The corps plans to field the MPC in three variants – a base personnel carrier (MPC-P) vehicle and two mission role variants (MRV) – including command, fire support and armored recovery vehicles. Preparing to maintain the vehicle for decades, the Marines would like the vehicle to be able to accommodate 25 % additional vehicle weight above the vehicle combat weight without vehicle upgrades.

None of the vehicles being evaluated by the corps was a US design, but options currently on the table will be locally built, if selected. Among the companies competing for the program are Lockheed Martin, Science Applications International Corporation (SAIC), BAE Systems and its arch rival General Dynamics Land Systems (GDLS).

SAIC, which was one of the two primes managing the US Army Future Combat Systems (FCS) program has teamed with Singapore’s ST Kinetics offering Terrex 8×8 Armored Personnel Carrier already fielded by the Singapore Armed Forces. SAIC said this vehicle already deployed with the Singapore Army, will offer “a simple, elegant, enduring and USMC-usable capability to meet the program’s critical needs and schedule.”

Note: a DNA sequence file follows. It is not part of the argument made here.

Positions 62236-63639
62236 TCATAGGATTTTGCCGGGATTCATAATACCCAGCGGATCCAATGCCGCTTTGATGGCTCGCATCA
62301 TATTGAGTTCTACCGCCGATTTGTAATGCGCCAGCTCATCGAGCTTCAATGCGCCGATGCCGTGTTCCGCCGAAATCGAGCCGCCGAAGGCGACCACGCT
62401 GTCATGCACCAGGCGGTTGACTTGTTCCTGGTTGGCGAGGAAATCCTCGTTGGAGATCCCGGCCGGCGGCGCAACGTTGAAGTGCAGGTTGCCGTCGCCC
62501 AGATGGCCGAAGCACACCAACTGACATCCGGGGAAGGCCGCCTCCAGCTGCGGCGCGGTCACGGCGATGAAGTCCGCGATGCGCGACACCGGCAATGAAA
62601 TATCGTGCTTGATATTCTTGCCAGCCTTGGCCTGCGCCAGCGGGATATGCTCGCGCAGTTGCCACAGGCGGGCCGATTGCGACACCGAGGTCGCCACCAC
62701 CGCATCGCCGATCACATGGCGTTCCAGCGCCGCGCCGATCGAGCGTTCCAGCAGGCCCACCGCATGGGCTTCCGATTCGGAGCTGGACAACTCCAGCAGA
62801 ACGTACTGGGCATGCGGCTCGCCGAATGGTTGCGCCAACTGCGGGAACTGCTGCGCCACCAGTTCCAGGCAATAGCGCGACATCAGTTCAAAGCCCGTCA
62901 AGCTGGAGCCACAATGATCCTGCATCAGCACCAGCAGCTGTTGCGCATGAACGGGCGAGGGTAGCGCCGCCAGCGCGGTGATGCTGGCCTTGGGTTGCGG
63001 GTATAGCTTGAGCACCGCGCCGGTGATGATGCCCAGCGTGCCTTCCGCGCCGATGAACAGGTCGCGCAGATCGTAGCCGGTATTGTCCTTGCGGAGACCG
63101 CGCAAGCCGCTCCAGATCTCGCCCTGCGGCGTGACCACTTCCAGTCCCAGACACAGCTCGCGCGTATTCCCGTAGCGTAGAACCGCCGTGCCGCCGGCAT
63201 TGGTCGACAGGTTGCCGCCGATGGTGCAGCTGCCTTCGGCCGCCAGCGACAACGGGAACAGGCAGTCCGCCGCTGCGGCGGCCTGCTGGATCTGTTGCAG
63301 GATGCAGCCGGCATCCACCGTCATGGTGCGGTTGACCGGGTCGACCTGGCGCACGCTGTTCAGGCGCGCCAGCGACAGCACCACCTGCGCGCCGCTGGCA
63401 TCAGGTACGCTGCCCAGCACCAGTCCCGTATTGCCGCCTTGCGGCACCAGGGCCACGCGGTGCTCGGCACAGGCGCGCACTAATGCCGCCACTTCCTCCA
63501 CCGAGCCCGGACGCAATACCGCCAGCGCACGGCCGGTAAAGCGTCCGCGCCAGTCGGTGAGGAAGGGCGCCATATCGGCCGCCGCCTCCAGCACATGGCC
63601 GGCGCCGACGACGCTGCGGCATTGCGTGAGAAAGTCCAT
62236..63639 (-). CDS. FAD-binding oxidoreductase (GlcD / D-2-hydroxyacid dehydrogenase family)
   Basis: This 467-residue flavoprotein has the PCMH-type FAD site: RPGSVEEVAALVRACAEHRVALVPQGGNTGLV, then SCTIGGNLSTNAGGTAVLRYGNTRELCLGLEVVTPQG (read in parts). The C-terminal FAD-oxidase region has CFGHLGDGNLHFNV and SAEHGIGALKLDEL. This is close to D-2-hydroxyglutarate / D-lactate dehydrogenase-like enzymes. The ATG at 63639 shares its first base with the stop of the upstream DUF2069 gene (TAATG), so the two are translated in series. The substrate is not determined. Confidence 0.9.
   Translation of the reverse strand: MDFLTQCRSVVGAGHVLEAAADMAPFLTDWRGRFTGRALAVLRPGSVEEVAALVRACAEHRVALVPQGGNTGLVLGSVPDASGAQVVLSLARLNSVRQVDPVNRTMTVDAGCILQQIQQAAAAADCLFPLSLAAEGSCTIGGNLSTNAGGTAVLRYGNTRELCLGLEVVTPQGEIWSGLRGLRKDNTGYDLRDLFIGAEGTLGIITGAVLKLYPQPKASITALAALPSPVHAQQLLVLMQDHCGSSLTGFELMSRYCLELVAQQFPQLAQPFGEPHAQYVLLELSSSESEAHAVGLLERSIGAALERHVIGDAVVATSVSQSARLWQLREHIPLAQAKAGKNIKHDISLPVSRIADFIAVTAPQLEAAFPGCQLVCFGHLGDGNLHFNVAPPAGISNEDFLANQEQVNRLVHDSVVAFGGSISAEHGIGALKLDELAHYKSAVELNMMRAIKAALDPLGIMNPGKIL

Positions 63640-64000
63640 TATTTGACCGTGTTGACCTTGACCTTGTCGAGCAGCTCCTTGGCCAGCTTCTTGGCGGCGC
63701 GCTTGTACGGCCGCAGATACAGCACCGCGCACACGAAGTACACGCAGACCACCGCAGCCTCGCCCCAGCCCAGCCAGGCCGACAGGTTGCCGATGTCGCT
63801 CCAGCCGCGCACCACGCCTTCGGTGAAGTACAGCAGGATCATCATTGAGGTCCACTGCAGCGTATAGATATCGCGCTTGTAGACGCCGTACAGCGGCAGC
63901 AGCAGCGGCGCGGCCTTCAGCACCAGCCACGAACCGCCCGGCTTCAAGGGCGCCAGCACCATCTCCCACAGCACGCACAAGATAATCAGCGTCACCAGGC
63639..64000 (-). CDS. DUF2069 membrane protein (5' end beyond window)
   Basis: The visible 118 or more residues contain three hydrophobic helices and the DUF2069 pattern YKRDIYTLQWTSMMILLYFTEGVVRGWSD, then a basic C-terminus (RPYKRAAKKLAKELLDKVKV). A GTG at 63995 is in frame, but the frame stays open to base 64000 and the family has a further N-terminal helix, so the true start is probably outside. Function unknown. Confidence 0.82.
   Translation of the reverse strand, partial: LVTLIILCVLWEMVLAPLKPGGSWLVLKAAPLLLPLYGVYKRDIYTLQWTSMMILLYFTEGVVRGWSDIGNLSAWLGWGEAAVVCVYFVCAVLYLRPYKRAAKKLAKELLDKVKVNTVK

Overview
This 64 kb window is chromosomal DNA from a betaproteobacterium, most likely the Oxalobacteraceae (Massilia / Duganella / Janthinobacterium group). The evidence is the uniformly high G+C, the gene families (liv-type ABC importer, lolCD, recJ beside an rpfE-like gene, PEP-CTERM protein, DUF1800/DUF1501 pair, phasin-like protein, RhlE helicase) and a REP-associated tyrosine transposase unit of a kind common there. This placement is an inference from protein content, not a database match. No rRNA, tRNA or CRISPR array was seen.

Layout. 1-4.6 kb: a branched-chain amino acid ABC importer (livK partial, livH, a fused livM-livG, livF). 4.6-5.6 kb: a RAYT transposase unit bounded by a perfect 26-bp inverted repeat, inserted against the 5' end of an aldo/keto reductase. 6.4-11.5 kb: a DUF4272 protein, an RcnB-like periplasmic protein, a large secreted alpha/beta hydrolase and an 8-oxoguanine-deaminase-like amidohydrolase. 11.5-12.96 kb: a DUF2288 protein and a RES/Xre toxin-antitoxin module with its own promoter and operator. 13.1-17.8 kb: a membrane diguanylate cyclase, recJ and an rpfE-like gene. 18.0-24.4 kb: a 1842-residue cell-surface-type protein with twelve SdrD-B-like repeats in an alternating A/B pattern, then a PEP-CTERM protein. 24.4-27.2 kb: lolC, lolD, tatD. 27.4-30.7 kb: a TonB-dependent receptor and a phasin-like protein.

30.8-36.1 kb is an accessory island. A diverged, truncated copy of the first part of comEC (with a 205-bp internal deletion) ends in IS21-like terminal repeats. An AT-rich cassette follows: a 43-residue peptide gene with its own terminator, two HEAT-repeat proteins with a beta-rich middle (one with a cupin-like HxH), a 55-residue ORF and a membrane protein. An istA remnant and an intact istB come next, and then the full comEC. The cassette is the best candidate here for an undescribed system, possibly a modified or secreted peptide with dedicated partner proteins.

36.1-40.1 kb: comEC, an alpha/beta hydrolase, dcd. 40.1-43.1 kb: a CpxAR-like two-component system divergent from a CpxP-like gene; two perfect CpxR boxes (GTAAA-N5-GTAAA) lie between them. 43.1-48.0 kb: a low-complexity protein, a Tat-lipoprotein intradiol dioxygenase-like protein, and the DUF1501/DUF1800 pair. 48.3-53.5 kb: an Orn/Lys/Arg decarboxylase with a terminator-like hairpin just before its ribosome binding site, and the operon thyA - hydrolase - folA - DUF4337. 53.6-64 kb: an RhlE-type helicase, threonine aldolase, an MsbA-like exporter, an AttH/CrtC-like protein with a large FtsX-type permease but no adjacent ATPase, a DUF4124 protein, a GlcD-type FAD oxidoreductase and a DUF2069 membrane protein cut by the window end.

BAE Systems, one of the competitors bidding for the USMC/Army Joint Light Tactical Vehicle (JLTV) is also in, teamed with the Italian vehicle manufacturer Iveco. Both are offering the SuperAV 8×8, a new design fresh off the drawing board. Iveco has a long experience with amphibious vehicles; some of its wheeled armored vehicles are supporting the Italian military for decades.

General Dynamics Land Systems, the traditional provider of amphibious armored vehicles for the Marine Corps, offers a model of the Piranha, which already exists in USMC and Army arsenals as the LAV-25 and Stryker. For the MPC program, GDLS is designing a version of Piranha to be fully compliant with the MPC requirement, while leveraging existing systems to maximize commonality while minimizing risk.